David Cameron’s Foreign Office is undermining Israel

Israeli Prime Minister Benjamin Netanyahu with Britain's Foreign Secretary David Cameron
Israeli Prime Minister Benjamin Netanyahu with Britain's Foreign Secretary David Cameron

Well, that hasn’t taken long. Britain’s supposed firm and unambiguous support for Israel’s right to defend itself lasted around six weeks, before collapsing into the usual Foreign Office moral equivalence and implicit demonisation of Israel. So much for resolution and moral clarity.

We can date precisely when Britain decided that Israel’s “right to defend itself” after the worst massacre of Jews since the Holocaust meant, in reality, that it had little right to actually do anything: 13 November. Which is the day on which David Cameron was appointed foreign secretary.

Lord Cameron was in Israel last week, and he seemed determined to make the Israelis appreciate that his title meant he could Lord it over them. While other official visitors have used their time in Israel to express their full support for their hosts – including Lord Cameron’s predecessor as foreign secretary, James Cleverly – our new face on the world stage had other ideas.

Speaking to the BBC, he said that in his talks with Benjamin Netanyahu and Israel’s president, Chaim Herzog, he “stressed over and over again that they must abide by international humanitarian law, that the number of casualties are too high and that they have to have that top of their mind.” By casualties, Lord Cameron was referring not to the 1200 Israelis murdered by Hamas – memories are short, and their murder by Hamas was all of 7 weeks ago, after all. No, the casualties to which he was referring are the Palestinians in Gaza.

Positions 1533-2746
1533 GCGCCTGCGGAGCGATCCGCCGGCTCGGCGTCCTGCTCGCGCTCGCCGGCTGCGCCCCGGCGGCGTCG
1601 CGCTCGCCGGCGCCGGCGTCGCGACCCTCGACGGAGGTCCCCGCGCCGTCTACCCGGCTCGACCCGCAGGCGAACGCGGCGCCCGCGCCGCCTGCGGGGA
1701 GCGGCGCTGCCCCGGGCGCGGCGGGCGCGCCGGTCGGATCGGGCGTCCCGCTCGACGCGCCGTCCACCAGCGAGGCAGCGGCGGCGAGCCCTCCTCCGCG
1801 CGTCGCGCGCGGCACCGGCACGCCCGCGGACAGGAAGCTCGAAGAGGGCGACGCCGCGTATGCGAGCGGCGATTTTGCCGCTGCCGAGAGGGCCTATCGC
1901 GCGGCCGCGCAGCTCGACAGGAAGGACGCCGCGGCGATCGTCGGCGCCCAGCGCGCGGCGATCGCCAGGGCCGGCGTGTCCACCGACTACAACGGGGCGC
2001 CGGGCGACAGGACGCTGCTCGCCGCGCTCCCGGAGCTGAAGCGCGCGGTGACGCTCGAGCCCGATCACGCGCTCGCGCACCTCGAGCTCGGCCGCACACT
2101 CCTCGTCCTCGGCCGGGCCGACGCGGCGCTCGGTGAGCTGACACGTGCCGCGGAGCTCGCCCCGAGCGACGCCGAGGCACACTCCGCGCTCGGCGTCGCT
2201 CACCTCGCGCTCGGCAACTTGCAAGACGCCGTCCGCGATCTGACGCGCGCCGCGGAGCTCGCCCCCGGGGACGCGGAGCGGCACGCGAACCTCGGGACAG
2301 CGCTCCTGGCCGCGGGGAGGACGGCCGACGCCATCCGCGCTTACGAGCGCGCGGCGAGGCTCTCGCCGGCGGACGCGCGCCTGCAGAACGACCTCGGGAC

It is indeed appalling that so many have been killed. But that is a consequence of Hamas’s policy of using civilians as human shields, and deliberately seeking their death so as to be able to lure the likes of Lord Cameron into blaming Israel. We have no accurate casualty figures since the only ones supplied have been from the Hamas-run health ministry. But it is safe to say it is in the high thousands.

The IDF has taken extraordinary measures to minimise civilian deaths, even informing residents in advance when their area is to be cleared of Hamas terrorists. But when Hamas bases itself in and around residential areas and buildings, civilian casualties are not only unavoidable, they are the specific intention of Hamas, which knows that when they are killed there will be an outcry. And right on cue, up pops Lord Cameron.

There is of course not a word of acknowledgment that a large proportion – perhaps the majority – of those killed have been Hamas terrorists. Instead, Lord Cameron intones the mantra of every anti-Israel NGO and attacks the Israelis for having the sheer gall of trying to destroy the organisation which has said it wants to repeat the October 7 massacre again and again.

Not that any of this is a surprise. In the 2006 Lebanon war, the then PM, Tony Blair, offered genuinely robust support to the Israelis against Hezbollah. It was not only the Left which attacked him for doing so. William Hague, the shadow foreign secretary, launched an attack on Israel for its supposedly disproportionate response. And in 2010, when he was the actual foreign secretary under David Cameron, he said that an example of how Britain would be a “solid but not slavish” ally of the US was “Israel.” Asked to elaborate, he went on: “The Lebanon war.”

Lord Cameron’s contribution to the demonisation of Israel, in other words, is entirely typical of his brand of Conservatism. When push comes to shove and Israel acts against terror, the response is, as Lord Cameron went on, “to have a continuous dialogue with them and keep making these points about humanitarian law, about civilian casualties.”

In other words – just suck it up, Israel.

Stephen Pollard is Editor-at-Large of The Jewish Chronicle

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